How can even the idea of rebellion against corporate culture stay meaningful when Chrysler Inc. advertises trucks by invoking “The Dodge Rebellion”? How is one to be bona fide iconoclast when Burger King sells onion rings with “Sometimes You Gotta Break the Rules”? How can an Image-Fiction writer hope to make people more critical of televisual culture by parodying television as a self-serving commercial enterprise when Pepsi and Subaru and FedEx parodies of self-serving commercials are already doing big business? It’s almost a history lesson: I’m starting to see just why turn-of-the-century Americans’ biggest fear was of anarchist and anarchy. For if anarchy actually wins, if rulelessness become the rule, then protest and change become not just impossible but incoherent. It’d be like casting a ballot for Stalin: you are voting for an end to all voting.
A revolutionary age is an age of action; ours is the age of advertisement and publicity. Nothing ever happens but there is immediate publicity everywhere. In the present age a rebellion is, of all things, the most unthinkable. Such an expression of strength would seem ridiculous to the calculating intelligence of our times. On the other hand a political virtuoso might bring off a feat almost as remarkable. He might write a manifesto suggesting a general assembly at which people should decide upon a rebellion, and it would be so carefully worded that even the censor would let it pass. At the meeting itself he would be able to create the impression that his audience had rebelled, after which they would all go quietly home--having spent a very pleasant evening.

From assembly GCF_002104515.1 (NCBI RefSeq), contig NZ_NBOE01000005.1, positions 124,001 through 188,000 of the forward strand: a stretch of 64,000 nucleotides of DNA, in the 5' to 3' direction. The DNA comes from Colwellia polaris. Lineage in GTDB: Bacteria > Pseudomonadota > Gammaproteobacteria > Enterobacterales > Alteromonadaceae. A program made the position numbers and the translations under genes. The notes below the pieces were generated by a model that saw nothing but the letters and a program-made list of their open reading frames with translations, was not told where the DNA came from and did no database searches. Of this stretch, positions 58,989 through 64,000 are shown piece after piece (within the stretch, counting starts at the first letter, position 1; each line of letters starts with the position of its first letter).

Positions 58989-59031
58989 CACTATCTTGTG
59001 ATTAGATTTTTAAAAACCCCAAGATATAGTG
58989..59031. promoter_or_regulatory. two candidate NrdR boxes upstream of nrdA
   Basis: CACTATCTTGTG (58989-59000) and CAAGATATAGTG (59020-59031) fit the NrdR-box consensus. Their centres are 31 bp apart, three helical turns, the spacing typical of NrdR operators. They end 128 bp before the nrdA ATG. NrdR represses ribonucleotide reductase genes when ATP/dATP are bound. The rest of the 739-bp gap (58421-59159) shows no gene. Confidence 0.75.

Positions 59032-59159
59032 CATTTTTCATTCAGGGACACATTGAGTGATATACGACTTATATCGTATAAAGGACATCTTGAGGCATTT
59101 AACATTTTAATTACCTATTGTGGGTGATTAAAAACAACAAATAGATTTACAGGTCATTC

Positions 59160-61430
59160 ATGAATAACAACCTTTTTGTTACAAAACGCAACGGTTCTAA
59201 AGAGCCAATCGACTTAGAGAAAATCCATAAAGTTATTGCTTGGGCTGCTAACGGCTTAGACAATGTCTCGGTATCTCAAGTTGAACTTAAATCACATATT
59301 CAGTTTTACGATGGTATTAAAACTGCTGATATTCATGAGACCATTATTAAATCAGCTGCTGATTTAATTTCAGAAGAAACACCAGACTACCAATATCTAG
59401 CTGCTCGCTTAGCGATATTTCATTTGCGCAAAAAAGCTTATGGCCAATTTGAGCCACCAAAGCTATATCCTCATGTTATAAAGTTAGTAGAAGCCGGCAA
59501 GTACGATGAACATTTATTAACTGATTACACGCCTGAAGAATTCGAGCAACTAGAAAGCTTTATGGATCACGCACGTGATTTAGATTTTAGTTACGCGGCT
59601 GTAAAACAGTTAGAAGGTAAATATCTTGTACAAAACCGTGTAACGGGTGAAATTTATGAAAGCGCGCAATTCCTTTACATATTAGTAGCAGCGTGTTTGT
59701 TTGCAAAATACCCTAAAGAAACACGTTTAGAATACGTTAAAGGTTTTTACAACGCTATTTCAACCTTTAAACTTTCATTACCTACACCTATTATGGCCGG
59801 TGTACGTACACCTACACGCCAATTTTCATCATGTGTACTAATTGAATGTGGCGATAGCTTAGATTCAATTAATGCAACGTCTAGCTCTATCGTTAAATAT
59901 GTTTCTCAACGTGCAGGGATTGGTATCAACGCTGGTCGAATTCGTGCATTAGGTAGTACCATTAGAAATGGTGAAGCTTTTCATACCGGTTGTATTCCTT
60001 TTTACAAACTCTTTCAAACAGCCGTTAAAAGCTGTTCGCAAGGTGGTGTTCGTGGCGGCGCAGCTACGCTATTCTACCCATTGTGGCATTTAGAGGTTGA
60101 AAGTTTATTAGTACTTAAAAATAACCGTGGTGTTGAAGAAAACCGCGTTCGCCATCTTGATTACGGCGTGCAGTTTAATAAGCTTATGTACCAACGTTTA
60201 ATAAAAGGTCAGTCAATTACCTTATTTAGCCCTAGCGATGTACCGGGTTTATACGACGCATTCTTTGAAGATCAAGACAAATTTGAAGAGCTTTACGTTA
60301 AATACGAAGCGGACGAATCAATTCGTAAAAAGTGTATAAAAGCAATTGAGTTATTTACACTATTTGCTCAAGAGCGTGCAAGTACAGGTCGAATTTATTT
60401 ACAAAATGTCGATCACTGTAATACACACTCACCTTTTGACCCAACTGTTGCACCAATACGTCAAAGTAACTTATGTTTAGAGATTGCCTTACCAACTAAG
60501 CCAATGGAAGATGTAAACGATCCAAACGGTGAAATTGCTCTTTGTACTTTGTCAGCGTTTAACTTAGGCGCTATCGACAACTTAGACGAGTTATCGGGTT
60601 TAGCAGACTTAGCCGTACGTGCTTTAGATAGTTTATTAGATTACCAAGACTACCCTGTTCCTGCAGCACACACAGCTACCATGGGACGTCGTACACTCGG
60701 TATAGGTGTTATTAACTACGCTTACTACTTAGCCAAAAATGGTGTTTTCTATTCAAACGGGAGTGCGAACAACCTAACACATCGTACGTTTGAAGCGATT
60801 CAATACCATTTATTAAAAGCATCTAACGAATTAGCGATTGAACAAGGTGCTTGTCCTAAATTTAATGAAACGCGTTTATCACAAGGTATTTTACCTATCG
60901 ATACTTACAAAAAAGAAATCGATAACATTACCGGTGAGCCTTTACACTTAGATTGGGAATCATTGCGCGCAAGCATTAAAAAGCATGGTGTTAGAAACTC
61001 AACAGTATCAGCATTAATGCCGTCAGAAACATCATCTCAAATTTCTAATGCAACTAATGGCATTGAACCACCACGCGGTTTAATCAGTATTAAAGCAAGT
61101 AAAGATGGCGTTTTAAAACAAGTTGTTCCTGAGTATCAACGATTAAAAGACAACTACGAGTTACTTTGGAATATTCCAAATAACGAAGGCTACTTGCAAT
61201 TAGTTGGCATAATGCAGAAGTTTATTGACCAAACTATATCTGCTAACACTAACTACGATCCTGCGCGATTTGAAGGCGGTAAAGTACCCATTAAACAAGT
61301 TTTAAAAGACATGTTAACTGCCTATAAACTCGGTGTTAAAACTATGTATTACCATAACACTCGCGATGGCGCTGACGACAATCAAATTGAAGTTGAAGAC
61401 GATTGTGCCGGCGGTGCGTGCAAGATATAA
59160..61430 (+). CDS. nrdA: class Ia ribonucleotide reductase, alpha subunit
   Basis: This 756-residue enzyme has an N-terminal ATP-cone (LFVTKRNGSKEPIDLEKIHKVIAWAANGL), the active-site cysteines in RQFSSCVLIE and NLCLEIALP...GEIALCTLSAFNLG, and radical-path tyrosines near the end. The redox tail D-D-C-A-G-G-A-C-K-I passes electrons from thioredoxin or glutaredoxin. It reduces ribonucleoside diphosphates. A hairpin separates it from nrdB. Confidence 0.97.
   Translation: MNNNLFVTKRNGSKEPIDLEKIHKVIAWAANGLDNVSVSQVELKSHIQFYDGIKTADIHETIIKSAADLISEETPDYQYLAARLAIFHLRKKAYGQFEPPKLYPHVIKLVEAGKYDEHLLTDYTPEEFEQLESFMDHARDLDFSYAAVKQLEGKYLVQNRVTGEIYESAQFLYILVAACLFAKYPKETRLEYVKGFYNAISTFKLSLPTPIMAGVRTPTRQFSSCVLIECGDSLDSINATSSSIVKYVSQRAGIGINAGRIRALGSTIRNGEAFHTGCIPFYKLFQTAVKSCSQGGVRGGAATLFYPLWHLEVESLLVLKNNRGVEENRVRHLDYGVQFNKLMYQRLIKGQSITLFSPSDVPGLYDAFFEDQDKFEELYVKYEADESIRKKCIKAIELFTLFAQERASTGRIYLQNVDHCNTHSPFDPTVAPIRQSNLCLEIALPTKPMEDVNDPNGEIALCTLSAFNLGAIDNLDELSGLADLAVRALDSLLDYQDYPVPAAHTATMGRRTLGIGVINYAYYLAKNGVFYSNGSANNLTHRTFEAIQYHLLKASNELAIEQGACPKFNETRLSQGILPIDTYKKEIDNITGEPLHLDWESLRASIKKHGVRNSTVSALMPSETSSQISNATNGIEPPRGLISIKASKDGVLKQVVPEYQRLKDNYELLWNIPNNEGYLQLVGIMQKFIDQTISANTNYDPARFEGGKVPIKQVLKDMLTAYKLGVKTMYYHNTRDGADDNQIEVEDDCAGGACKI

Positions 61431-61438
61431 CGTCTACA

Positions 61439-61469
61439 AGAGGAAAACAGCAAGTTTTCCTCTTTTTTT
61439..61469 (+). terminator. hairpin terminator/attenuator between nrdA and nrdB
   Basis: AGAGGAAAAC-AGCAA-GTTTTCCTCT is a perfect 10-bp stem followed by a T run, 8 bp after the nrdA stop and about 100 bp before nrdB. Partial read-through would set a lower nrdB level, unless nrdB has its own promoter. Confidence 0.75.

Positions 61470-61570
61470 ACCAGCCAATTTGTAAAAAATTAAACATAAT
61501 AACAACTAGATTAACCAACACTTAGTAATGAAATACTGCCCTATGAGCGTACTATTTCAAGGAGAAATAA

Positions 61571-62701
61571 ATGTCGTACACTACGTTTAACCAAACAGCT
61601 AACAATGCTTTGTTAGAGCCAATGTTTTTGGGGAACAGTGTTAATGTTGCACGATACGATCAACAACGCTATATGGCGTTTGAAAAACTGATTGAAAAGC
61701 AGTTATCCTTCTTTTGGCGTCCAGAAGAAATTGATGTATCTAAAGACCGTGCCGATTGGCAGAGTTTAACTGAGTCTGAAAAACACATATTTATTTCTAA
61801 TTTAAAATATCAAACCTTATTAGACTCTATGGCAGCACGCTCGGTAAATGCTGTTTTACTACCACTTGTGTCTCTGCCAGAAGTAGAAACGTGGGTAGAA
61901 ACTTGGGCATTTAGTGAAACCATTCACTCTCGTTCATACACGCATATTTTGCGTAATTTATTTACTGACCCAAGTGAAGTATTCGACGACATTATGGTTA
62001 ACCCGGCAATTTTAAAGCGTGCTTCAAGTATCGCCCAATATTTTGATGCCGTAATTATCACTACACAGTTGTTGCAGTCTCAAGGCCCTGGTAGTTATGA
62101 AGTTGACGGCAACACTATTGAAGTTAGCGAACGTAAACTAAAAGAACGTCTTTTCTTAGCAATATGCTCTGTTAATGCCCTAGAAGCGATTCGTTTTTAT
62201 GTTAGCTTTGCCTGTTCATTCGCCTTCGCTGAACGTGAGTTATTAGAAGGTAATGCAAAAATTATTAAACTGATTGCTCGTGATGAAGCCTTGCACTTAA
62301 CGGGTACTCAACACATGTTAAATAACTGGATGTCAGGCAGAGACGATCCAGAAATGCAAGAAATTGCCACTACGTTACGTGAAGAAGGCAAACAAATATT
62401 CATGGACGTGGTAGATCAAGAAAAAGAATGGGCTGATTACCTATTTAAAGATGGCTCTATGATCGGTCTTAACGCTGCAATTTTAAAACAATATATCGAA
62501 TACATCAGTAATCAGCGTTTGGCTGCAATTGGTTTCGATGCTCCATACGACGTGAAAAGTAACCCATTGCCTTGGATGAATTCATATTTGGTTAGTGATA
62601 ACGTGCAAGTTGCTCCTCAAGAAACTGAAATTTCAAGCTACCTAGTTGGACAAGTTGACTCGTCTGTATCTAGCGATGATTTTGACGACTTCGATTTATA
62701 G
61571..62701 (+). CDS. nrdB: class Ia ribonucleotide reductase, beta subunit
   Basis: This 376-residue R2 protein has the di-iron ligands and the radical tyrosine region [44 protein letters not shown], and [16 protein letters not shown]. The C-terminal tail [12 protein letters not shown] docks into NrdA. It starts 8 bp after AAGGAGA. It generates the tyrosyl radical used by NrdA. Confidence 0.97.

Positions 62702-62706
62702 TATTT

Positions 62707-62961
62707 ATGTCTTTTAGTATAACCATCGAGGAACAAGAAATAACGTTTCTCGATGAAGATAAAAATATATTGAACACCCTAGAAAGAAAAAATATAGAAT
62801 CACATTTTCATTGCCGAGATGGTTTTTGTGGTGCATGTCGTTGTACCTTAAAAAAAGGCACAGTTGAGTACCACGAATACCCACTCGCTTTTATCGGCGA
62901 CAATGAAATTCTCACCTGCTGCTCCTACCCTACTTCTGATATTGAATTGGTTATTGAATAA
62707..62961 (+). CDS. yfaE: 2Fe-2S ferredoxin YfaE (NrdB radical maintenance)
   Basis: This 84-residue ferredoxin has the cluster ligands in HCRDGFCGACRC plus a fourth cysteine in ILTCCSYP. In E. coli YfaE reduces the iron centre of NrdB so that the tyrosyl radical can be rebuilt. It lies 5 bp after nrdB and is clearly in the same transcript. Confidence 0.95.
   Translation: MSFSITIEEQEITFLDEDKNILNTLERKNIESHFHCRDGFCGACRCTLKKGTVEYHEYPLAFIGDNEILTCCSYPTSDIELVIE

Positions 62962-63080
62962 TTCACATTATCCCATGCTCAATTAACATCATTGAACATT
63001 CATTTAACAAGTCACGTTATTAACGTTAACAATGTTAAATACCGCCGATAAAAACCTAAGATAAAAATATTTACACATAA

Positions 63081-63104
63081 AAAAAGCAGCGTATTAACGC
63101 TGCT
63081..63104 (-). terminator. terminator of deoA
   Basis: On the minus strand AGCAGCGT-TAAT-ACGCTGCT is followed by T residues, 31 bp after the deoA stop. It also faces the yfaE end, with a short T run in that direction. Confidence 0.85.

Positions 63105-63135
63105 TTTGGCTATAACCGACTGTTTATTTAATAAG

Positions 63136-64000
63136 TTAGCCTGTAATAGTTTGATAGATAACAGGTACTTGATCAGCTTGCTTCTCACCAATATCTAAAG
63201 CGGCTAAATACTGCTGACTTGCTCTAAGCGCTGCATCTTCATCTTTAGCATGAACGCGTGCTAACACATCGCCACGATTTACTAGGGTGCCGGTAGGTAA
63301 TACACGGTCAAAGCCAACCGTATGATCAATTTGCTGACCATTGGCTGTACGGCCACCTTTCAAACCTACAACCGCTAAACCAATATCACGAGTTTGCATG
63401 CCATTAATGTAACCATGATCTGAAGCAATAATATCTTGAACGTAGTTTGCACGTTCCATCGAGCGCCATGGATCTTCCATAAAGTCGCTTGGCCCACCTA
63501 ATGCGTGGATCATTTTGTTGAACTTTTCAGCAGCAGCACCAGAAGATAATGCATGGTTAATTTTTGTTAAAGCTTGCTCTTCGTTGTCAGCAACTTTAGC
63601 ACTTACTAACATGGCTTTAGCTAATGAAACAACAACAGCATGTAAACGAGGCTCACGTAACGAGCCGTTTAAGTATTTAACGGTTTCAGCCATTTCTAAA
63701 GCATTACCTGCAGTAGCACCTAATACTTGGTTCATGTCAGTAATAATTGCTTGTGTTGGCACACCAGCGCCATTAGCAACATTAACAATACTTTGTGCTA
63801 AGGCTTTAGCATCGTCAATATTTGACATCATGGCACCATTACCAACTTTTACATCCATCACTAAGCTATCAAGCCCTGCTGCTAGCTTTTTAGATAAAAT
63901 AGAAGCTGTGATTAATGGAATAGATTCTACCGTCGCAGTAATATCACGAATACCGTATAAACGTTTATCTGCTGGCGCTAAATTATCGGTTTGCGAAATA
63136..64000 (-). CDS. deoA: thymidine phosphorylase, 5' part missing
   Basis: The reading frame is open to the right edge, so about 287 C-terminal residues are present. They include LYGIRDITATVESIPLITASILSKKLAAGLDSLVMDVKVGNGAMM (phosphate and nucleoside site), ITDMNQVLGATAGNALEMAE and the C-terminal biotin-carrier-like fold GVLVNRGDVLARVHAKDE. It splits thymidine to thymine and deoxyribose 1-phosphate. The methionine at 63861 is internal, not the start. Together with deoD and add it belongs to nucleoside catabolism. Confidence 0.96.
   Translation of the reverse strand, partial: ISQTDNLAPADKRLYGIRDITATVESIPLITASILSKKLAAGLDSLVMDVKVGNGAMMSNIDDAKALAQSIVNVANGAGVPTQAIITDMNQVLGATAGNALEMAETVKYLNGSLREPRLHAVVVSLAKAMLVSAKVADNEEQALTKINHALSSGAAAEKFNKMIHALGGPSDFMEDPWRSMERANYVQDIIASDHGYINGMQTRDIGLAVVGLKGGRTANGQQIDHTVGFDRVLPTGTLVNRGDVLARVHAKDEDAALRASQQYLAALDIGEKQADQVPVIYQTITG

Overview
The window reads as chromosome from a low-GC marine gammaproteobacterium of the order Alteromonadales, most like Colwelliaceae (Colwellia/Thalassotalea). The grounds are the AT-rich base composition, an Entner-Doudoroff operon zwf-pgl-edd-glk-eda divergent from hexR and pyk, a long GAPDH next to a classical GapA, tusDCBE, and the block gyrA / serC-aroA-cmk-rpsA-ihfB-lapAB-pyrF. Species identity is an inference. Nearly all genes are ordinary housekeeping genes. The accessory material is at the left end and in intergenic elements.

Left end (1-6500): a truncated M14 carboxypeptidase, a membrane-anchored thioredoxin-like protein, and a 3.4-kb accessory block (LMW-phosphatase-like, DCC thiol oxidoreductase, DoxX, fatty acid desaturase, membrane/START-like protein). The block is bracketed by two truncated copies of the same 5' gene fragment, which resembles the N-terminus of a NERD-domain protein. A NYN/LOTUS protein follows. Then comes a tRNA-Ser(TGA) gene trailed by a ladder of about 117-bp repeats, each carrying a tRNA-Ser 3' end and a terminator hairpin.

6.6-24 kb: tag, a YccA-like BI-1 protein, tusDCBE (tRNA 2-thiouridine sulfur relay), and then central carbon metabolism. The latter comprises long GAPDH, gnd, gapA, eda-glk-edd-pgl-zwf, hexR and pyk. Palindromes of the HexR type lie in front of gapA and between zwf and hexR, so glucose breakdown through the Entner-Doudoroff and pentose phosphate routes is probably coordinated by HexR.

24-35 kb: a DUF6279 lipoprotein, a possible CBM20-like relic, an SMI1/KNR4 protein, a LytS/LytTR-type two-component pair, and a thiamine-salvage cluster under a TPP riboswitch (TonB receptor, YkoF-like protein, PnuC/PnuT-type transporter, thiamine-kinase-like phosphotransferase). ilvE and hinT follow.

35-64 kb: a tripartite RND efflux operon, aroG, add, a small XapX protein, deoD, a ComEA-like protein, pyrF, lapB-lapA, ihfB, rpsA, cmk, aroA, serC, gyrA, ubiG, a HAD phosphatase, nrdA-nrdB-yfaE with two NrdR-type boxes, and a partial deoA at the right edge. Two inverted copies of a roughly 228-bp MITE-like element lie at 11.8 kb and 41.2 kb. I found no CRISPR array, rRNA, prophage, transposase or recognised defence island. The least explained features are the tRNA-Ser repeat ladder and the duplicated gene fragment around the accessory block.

(Marie)...It's not like we're planning a rebellion. We're just putting food in our cupboards. If eating is rebellious, then I guess we're the biggest rebels out there. Indians are just plain hungry. Not for power. Not for money. For food, for breakfast, lunch, and dinner..."(Dr. Mather) "There you go again, creating an antagonisitc situation. Don't you understand what I'm trying to teach? I'm trying to present a positive portrait of Indian peoples, of your people. Of you. I simply cannot do that if you insist on this kind of confrontational relationship...
And where are the other gentry that were taken?—the real leaders of this plaguey rebellion. Grey’s case explains their absence, I think. They are wealthy men that can ransom themselves. Here awaiting the gallows are none but the unfortunates who followed; those who had the honor to lead them go free. It’s a curious and instructive reversal of the usual way of things. Faith, it’s an uncertain world entirely!
A status not freely chosen or entered into by an individual or a group is necessarily one of oppression and the oppressed are by their nature (i. e., oppressed) forever in ferment and agitation against their condition and what they understand to be their oppressors. If not by overt rebellion or revolution, then in the thousand and one ways they will devise with and without consciousness to alter their condition
It’s up to the writer and the artist to give voice to these people. There are two impulses in art: one is rebellious and transgressive—you explore regions in which you are not wanted, and you will be punished for that. But the other is a way of sympathy—evoking sympathy for people who may be different from us—whom we don’t know. Art is a way of breaking down the barriers between people—these two seemingly antithetical impulses toward rebellion and toward sympathy come together in art.